Dementia is a terrible disease and it is not surprising that polls show that it is the disease we fear the most. At 65 women have a one in six chance of developing dementia and men one in 11. I knew very little about dementia until my mum was diagnosed in 2007. I want to share with you what I have learnt from this personal experience over the last twelve years and give my top ten tips for what to do if this happens to someone you love.

My mum’s story of dementia

My mum was a strong feisty woman. A homemaker, cook and clothes maker, as we, a forces family, travelled the world. Fiercely protective of her little family, she was determined to keep the four of us together and refused any mention of boarding school. After we settled into ‘civvy street’, in order to help pay the mortgage she went out to work progressing to work full time as an Accounting Manager, leading a team of over 20 people. Not bad for a woman who had no formal qualifications. She was intelligent and opinionated.

We first noticed the signs of her forgetfulness when she started to not relay telephone messages to my dad and would then deny that we had spoken at all! There were a couple of occasions that I must admit I doubted myself! Then came a stage that most people are familiar with: asking the same questions repetitively, the loop gradually getting shorter until it became about five minutes long!

The worst time was when she realised that she was losing periods of time and was clearly frightened by what is happening to her. She would forget how to find her way around places and buildings she had visited for many years. On one occasion, she visited the toilet in a local restaurant and was not be able to find her way back to the table. Even more frightening was that she was unable to recognise us from a distance.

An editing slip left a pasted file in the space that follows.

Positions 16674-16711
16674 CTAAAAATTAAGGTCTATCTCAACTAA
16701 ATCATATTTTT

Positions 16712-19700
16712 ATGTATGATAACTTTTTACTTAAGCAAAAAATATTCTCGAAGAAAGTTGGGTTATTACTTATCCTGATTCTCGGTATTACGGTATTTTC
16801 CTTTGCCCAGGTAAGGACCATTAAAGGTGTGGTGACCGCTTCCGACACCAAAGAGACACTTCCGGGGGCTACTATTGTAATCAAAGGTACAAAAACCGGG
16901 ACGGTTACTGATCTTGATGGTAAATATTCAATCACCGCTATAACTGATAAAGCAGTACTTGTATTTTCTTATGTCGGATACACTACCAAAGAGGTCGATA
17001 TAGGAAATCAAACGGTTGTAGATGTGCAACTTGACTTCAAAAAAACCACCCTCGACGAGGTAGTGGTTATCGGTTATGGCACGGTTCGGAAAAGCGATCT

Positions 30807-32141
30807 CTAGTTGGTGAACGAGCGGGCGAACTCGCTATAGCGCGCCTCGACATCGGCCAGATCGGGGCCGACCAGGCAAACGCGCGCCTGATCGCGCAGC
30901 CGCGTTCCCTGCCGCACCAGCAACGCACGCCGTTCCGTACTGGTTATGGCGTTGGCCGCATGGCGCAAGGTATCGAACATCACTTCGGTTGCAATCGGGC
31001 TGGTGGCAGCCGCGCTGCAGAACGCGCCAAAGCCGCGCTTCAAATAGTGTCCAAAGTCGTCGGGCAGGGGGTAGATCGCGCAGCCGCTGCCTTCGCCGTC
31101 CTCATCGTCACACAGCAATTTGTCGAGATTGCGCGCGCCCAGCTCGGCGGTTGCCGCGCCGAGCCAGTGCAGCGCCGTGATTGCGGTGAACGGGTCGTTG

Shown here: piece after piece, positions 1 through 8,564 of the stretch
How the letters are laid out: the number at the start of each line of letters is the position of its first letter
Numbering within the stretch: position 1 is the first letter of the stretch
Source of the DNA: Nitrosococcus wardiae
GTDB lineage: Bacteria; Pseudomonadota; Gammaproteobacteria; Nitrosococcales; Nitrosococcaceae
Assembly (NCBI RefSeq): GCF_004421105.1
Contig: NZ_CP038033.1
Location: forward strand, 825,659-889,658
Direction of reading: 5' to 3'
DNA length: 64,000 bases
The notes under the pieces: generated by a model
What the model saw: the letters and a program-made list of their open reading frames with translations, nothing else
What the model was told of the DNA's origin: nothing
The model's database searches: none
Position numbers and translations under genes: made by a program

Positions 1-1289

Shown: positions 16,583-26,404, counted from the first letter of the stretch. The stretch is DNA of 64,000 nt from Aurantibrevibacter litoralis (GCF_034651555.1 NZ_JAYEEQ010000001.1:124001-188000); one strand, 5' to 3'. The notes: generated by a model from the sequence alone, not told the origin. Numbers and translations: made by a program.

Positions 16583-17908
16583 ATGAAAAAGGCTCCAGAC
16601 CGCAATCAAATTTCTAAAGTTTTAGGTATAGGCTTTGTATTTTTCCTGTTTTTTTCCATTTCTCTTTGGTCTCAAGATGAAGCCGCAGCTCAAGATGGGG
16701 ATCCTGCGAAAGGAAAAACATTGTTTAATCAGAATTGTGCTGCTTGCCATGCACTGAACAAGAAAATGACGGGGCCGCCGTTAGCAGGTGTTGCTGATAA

Gradually as the disease progressed she had become increasingly non-cooperative and swung between being defensive or verbally aggressive as she struggled with her shame and embarrassment and fear. It was a painful time for us all but especially for my dad who was still in denial of the diagnosis and was bewildered and hurt.

In 2017, she became bed bound. Unless hoisted into her wheelchair, she needed to be fed and became unable to communicate verbally. Around this time she started to  no longer recognise me or my family. However, she still loved a cuddle and found an arm around her shoulders comforting and she used to still smile broadly when shown love. We were also lucky to have found a lovely local nursing home where and we visited her whenever we could and got involved in her care, yet we had the reassurance that she is well looked after.

Mum’s story ends on 22 January 2019, when an infection fails to respond to antibiotics and she slipped peacefully away.

Here are the 11 tips for coping with the diagnosis when it happens to someone you love.

  1. Accept the diagnosis and make plans for the future. Get legal advice around wills, power of attorney, bank accounts etc. I know that this can be a sensitive subject but do this before it becomes too late. Talk about the long term, ask them about what they would like to happen, discuss and visit care and nursing homes with them, even if you don’t think you will go down this route.